It's just a different place. It's slower paced than Italy, less flashy than Italy. But after you've been there for a while and you catch your breath, you look around, and you begin to notice that Holland has windmills, Holland has tulips, Holland even has Rembrandts.

But everyone you know is busy coming and going from Italy, and they're all bragging about what a wonderful time they had there. And for the rest of your life you will say, "Yes, that's where I was supposed to go. That's what I had planned."

The pain of that will never, ever, go away, because the loss of that dream is a very significant loss.

But if you spend your life mourning the fact that you didn't get to Italy, you may never be free to enjoy the very special, the very lovely things about Holland.

Written by Emily Perl Kingsley

Monday, January 6, 2014

Happy 4th Birthday Luke and Mom's two wishes

Luke loves technology. This picture accurately portrays our little man. Playing on the IPad makes his day.

Luke continues to grow and make strides developmentally in all areas. His eye contact, appropriate displays of affection, and listening skills are his 3 greatest areas of improvement. Luke has a long road ahead of him, but we are thankful for his accomplishments this far. We have a great network of providers who truly have Luke's best interests at heart.

Two attainable goals I would love to see Luke accomplish this year are:
1. Begin speaking some basic words
2. Successful potty training

Mark 10:27
Jesus looked at them and said, “With man this is impossible, but not with God; all things are possible with God.”

Happy 4th birthday to the little boy who holds the key to my heart more fiercely than I could ever imagine, who drives me crazy at times, and who has brought me to my knees in prayer more than anyone or anything else in my life. I can't imagine what life would be without you.

Friday, December 27, 2013

2013- The Year in Review

1.a division or contrast between two things that are or are represented as being opposed or entirely different.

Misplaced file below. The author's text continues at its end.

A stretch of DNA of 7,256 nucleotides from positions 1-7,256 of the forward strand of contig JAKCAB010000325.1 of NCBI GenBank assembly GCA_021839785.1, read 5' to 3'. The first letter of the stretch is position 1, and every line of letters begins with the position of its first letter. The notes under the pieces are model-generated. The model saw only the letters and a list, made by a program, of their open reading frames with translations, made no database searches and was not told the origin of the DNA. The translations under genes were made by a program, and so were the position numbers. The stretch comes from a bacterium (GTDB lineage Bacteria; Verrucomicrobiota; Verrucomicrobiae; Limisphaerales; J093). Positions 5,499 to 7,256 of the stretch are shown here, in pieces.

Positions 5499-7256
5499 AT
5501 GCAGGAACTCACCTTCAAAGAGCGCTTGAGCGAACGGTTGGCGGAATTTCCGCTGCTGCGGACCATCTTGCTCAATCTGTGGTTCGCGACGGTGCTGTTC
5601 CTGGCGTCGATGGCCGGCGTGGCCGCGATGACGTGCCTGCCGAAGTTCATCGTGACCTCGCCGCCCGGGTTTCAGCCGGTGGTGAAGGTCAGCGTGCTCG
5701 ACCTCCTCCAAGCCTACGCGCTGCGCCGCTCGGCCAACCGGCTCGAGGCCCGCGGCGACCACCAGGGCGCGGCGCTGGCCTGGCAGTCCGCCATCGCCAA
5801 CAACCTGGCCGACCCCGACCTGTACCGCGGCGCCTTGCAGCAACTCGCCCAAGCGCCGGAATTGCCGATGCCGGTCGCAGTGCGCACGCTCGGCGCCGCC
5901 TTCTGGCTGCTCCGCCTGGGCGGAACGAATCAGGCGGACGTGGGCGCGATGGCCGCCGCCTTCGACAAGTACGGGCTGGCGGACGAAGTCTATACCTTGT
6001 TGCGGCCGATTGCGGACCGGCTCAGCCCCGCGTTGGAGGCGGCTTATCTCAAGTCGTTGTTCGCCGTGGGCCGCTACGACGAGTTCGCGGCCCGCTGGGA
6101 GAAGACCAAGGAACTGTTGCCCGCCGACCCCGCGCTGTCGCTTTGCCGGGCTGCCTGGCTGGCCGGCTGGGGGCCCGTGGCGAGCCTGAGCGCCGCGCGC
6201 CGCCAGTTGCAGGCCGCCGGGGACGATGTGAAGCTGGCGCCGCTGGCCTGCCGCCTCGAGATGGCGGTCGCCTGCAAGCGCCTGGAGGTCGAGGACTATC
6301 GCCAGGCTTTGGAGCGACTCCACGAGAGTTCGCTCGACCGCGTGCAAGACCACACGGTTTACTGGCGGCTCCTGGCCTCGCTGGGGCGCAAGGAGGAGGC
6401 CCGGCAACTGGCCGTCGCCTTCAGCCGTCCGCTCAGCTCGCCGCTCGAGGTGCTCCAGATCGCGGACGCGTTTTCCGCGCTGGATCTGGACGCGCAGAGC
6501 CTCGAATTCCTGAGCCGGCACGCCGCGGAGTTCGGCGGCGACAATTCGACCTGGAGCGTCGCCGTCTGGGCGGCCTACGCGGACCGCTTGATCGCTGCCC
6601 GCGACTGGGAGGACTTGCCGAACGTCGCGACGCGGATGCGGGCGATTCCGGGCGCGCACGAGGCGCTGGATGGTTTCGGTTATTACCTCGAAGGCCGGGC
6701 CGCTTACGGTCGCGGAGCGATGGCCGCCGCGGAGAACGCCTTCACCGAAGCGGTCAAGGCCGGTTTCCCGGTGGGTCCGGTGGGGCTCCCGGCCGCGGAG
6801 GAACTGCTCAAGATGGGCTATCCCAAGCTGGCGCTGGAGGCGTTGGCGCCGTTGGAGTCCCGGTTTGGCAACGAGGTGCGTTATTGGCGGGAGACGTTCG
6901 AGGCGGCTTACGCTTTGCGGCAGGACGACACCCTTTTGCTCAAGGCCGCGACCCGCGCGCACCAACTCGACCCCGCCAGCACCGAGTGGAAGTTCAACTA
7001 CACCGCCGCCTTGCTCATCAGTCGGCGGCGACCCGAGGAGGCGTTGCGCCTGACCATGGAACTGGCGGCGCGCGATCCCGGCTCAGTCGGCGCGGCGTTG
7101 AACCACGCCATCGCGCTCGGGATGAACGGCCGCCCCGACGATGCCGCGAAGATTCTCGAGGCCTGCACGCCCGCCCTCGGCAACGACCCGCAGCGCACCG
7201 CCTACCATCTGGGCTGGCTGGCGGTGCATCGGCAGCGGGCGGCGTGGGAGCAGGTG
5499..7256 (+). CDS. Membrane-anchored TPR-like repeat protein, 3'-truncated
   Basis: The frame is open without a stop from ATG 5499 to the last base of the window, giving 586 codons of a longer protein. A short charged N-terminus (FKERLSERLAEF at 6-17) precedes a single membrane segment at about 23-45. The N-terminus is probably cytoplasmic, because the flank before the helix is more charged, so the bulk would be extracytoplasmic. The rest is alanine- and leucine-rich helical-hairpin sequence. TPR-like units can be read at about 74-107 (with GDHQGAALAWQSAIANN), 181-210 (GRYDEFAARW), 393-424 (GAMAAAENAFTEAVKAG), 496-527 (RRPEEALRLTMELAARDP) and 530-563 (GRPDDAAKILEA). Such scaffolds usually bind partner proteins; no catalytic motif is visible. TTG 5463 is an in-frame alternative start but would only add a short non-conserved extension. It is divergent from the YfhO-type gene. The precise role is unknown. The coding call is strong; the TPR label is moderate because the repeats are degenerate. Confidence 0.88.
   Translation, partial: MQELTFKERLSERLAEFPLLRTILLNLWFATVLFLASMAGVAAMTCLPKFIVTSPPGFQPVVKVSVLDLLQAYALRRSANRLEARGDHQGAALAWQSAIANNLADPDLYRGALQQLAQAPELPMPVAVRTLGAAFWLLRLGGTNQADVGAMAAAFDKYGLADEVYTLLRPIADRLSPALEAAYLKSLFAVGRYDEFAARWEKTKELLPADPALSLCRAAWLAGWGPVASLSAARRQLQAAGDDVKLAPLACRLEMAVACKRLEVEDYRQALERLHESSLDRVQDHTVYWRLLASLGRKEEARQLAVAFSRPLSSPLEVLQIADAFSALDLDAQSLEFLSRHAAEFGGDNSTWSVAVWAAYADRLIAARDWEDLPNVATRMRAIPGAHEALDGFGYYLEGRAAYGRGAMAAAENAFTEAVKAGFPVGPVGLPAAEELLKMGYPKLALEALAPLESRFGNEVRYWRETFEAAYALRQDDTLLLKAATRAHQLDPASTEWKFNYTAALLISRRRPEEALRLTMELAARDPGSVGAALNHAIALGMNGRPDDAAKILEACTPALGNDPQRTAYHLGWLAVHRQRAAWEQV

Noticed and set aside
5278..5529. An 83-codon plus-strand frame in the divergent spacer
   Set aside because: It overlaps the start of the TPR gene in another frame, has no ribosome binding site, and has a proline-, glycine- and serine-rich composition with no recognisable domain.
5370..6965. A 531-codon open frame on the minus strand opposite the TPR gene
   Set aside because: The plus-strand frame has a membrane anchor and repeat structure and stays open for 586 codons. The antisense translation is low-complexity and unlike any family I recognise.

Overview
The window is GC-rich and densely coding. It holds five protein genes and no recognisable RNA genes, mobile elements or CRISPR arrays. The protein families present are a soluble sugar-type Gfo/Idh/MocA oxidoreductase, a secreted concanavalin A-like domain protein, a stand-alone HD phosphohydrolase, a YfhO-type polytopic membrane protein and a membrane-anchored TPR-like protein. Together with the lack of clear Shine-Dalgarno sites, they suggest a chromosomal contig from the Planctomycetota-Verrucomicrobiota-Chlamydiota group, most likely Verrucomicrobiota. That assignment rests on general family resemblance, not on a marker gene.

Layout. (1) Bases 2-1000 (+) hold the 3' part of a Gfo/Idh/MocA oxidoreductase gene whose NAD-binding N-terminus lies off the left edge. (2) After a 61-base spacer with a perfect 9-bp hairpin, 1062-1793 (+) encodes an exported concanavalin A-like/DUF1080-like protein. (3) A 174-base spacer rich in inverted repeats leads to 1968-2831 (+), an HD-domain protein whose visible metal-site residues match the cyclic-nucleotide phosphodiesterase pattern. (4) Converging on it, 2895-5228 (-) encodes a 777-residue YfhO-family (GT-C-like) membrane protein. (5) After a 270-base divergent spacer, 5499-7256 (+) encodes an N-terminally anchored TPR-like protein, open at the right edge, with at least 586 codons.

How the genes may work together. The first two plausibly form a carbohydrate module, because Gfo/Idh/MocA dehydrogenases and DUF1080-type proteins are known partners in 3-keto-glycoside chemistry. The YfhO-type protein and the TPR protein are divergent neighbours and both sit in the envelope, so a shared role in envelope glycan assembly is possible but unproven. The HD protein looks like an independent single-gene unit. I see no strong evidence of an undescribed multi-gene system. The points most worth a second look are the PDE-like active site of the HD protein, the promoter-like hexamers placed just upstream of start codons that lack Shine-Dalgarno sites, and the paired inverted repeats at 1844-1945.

This one word accurately portrays our year. Trials. Love poured out. We have felt so loved by family and friends this year. Sharing life with others has made our journey more joyful and genuine, even in the hard times.

I'm not going to lie. The last 5 years have been difficult for our family in numerous ways: financially, physically, educationally, etc. Each year the intensity has multiplied. Nonetheless, we are thankful. We are thankful for the time and resources God has given us. God never leaves us or forsakes us. We have been saddened to see friends and family go through unthinkable hardships and yet remain hopeful and steadfast. We have witnessed beauty for ashes.

Some of our 2013 highlights and lowlights:

January- Luke began attending the Hearing Impaired Preschool program at Diggs-Latham Elementary. I traveled to London and had a fabulous time with one of my closest and dearest friends.

February-Scott started a new job at Wake Forest Baptist Health as director of the Cancer Center Pharmacy. Scott was a victim of an automobile accident but only sustained minor injuries. Due to multiple ear infections, Luke had surgery to insert ear tubes for drainage.

March-Luke's genetics appointment revealed 2 DNA variants associated with Usher Syndrome (deaf/blindness syndrome). Thankfully, no visual symptoms are present yet, which means no diagnosis is necessary at this time.

April, May-Scott attended Summit9- a national adoption conference in Nashville, TN. We celebrated Luke and Jansen being home one year.

June, July-Jo Anna and kids traveled to PA twice to visit family. We made a stop in OH to visit the Robinson family. We visited Louisville, KY. Our family celebrated Rachael's 13th birthday week at Myrtle Beach. She also had a party with 11 of her closest friends which included a limo ride, pizza at Mellow Mushroom, and dessert at Midtown Café.

August, September-Jansen started kindergarten at Diggs-Latham Elementary School.

October, November-This was the 5th year that Scott volunteered at the Together for Adoption Conference. This year, the event took place in Louisville, KY. Luke had surgery, once again, to insert ear tubes.

December- Scott got a concussion at work, tore a ligament in his foot, and suffered from an awful GI bug that required a hospital visit.

We are looking forward to see what God has in store for us in 2014.

Jo Anna